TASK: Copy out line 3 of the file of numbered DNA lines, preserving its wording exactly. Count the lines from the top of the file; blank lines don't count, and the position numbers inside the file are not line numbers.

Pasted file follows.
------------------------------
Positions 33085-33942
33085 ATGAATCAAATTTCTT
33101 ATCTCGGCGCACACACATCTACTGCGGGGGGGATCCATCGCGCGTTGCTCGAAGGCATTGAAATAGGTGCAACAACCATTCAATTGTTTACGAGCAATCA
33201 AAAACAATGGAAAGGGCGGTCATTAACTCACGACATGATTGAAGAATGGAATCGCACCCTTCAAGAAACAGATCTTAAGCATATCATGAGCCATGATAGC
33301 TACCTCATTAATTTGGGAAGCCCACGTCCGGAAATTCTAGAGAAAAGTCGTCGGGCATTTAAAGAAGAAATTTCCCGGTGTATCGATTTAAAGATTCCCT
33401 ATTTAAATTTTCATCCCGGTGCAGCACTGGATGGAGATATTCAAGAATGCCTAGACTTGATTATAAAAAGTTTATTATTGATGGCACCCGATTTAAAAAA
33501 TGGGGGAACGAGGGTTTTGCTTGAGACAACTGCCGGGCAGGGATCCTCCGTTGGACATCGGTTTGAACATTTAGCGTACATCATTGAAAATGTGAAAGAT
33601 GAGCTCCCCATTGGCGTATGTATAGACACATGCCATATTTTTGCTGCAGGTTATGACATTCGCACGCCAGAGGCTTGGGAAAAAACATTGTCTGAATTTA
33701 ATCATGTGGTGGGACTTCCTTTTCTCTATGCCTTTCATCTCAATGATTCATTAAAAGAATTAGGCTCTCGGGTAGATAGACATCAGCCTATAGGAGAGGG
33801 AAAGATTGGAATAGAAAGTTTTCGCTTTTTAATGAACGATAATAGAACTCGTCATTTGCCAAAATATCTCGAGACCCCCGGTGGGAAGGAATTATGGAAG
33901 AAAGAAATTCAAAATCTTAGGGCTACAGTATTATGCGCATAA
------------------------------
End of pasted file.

33101 ATCTCGGCGCACACACATCTACTGCGGGGGGGATCCATCGCGCGTTGCTCGAAGGCATTGAAATAGGTGCAACAACCATTCAATTGTTTACGAGCAATCA